For teams, a UCI WorldTour license is granted based on five sets of criteria, including ethics. The small print in the UCI rulebook points to “sporting conduct and the image of cycling” and “the principles of transparency and good faith.” So why is this same criteria not applied to race owners and organizers?
One rightful question to ask would be to challenge why events should be sanctioned in some nations that commit human-rights violations, but not others. For example, what about the United States, where the Trump administration’s treatment of asylum seekers at the southern border, and its controversial child-separation policy, has been deemed a human rights violation by Amnesty International and the United Nations?
It’s a fair question, but the key difference is that races in United States, such as the Amgen Tour of California, are not funded by the federal government. These events are PR efforts for tourism and growth, but they are not primarily used to “sports-wash” human-rights violations. When the funding and organization of an event falls outside national governance, it’s problematic to punish a group for putting on a bike race within its borders. Penalties should be aimed at those making and enforcing the laws.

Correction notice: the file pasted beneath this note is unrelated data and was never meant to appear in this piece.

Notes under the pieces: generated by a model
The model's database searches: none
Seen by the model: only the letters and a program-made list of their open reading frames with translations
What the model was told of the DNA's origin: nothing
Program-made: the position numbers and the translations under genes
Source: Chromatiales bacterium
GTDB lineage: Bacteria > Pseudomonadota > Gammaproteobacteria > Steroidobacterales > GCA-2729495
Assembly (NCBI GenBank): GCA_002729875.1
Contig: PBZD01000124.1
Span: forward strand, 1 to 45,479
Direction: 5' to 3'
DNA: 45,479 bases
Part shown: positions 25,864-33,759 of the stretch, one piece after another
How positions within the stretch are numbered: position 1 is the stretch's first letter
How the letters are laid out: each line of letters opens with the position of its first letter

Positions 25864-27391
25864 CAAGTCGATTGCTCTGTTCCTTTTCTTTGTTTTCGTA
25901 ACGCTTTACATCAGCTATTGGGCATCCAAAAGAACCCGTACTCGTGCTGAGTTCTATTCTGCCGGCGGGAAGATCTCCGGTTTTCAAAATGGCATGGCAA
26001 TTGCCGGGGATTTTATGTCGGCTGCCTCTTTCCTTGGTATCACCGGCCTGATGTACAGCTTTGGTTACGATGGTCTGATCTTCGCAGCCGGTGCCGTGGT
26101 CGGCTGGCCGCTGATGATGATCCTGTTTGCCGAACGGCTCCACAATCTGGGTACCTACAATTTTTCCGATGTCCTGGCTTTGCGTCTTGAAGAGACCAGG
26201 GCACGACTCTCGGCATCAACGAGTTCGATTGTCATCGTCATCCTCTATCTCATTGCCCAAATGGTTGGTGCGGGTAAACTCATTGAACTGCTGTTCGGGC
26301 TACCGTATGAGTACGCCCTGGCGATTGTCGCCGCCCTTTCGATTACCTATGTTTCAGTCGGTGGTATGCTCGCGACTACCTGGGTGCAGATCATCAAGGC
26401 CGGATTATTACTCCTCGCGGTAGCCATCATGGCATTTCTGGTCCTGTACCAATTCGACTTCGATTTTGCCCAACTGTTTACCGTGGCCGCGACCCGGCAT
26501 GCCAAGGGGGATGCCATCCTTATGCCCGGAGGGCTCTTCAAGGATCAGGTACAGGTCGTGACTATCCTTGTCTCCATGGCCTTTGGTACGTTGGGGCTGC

Depending on the criteria, aligning with an advocacy group would also threaten races like the Tour of Turkey, where journalists are routinely imprisoned, or the Tour of Guangxi in China, a powerful nation where mass surveillance, forced confessions, and torture are commonplace.
However, given cycling’s constant quest to both internationalize its audience and perpetually attract new sponsors, a change in policy from the UCI is unlikely. And that’s a shame. Shouldn’t the international governing body be expected to exhibit a certain level of basic social responsibility and shun governments that oppress its own people?
If you’re looking to Formula 1, the PGA Tour, the Association of Tennis Professionals, or FIFA — all sports on a more solid economic foundation than cycling — the answer is no. Those decisions were made a while ago.
Maybe there’s no reason to look outward. Maybe it’s as simple as looking at the UCI’s Management Committee, which claims both Makarov and Osama Ahmed Abdullah Al Shafar, President of the UAE Cycling Federation, as its members.